The Cyber Society of India (CySI), a non-profit organisation, has expressed its reservations on the proposed amendments to the IT Act of 2000. Its representatives stated that in an attempt to shift from the regulatory role of being an ‘enforcer’ to that of an ‘enabler’, the government had diluted the Act.
“Several issues have been left out. The powers to enforce the Act have been taken away and many key areas have been left untouched,” said R Ramamurthy, Executive Chairman, CySI.
The society shared with the media the recommendations it had made to the Informationa Technology Ministry. Among the recommendations were a re-look at the definition of ‘computer’ to include several electronic devices with or without a storage device like mobile phones.
It also urged the ministry to amend the Negotiable Instruments Act to deal with e-cheques, e-payments and the like, or to bring them under the purview of the IT Act. The issue of ‘spamming’, should also be dealt with, it was contended.
In the proposed amendments, the government treated cyber cafes as intermediaries, without the responsibility relating to misuse of the cafes, contended Naavi, Cyber Law Consultant.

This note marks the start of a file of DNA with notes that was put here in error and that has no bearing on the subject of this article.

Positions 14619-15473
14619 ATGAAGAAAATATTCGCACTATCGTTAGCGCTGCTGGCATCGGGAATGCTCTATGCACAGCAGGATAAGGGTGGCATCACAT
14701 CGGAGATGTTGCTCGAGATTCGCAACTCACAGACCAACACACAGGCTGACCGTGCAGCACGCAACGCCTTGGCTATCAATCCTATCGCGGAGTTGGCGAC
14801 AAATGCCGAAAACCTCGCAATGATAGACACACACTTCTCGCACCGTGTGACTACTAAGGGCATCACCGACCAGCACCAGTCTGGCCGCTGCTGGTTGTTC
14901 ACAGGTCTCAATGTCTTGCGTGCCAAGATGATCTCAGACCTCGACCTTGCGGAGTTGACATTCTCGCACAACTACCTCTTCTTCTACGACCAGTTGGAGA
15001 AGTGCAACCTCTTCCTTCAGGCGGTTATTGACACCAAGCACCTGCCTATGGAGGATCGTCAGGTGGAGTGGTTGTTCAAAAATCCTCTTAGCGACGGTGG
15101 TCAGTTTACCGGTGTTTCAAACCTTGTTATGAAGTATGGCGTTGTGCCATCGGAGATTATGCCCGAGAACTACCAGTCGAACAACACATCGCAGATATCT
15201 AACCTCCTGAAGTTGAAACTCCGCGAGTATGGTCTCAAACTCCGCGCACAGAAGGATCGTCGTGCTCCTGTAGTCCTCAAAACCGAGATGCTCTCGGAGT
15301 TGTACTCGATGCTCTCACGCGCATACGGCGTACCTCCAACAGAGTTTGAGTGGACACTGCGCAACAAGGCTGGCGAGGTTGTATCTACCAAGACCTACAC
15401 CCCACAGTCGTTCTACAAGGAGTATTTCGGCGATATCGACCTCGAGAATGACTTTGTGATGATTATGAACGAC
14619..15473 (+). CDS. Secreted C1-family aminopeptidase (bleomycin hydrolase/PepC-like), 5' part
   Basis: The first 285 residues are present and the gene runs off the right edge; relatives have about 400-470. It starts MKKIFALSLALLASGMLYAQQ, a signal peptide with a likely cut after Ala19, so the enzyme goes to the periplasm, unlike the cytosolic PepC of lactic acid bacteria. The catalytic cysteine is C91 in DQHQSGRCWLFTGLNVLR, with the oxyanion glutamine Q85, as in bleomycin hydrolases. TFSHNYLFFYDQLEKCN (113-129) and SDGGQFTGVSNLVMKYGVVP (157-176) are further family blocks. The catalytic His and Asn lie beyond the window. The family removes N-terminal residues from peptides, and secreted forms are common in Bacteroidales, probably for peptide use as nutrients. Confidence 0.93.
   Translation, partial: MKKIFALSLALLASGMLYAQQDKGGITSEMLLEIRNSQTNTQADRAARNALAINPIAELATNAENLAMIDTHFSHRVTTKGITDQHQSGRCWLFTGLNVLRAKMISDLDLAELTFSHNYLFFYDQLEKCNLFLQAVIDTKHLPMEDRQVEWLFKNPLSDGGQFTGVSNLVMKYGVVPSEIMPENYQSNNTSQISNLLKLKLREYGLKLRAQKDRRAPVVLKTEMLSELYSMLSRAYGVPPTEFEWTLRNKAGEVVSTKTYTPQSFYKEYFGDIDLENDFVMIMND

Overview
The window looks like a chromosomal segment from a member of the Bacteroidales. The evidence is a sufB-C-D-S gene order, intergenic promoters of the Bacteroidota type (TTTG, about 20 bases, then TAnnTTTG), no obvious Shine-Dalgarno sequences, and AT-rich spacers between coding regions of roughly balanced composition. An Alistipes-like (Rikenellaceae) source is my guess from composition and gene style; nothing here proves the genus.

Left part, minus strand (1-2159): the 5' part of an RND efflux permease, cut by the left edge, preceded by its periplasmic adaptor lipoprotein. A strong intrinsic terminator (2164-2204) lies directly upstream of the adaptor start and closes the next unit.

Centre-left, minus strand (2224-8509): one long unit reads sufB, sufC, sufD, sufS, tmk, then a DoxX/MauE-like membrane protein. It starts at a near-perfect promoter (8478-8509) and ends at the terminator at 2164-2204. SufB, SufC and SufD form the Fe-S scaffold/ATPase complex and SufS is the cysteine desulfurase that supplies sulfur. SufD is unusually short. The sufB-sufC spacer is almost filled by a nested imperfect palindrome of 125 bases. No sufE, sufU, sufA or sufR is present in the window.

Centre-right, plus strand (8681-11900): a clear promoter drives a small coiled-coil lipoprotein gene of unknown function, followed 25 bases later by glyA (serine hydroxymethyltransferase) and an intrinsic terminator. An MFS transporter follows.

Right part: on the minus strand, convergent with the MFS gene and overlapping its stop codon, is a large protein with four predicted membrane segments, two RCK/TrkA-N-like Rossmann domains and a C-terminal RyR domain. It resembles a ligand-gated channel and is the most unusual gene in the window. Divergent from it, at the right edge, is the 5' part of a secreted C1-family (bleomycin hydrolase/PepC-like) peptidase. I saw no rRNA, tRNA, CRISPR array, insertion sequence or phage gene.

He said, “Some of the omissions have not taken into account the growth of the industry. On cyber cafes, the responsibility of the intermediary to have sufficient evidence in the enforcement of law has been diluted. After this Act, the police cannot take any action.”
‘Blogging’ should have been included in the Act, said the representatives. In its recommendations, CySI said, “The Act should also clarify the rights, obligations and liabilities of bloggers, accepting blogging as an innovative and necessary application of Internet technology.”
It also indicated the need to deal with the legal issues on m-commerce and on the period of time required for retention of electronic records.
Rajendran, from the banking fraternity, and Treasurer, CySI, said, “When you have a regulatory mechanism like TRAI for all cellular companies, there is a need to have some kind of regulation for all cyber transactions also. We expect the government to play a vital role. It will send out the right signals to NRIs and foreign investors also.”
Comparing the stringent regulations attempted in China, Prasanna J, Joint Secretary and Director, CySi, and Head, Security Consulting Division, K7 Computing, said, “In China, they have a set of seven to eight firewalls, which are essentially gateways monitored by the government. Even with regulations, governments cannot play too much of a role because the medium itself is so dynamic. There have been reports of people circumventing these guidelines even there.”
Among other suggestions is a jury-type hearing process for cyber crimes, given that there are enough people with know-how on cyber laws to be drawn from. It was also suggested that the police be adequately empowered to prosecute offenders.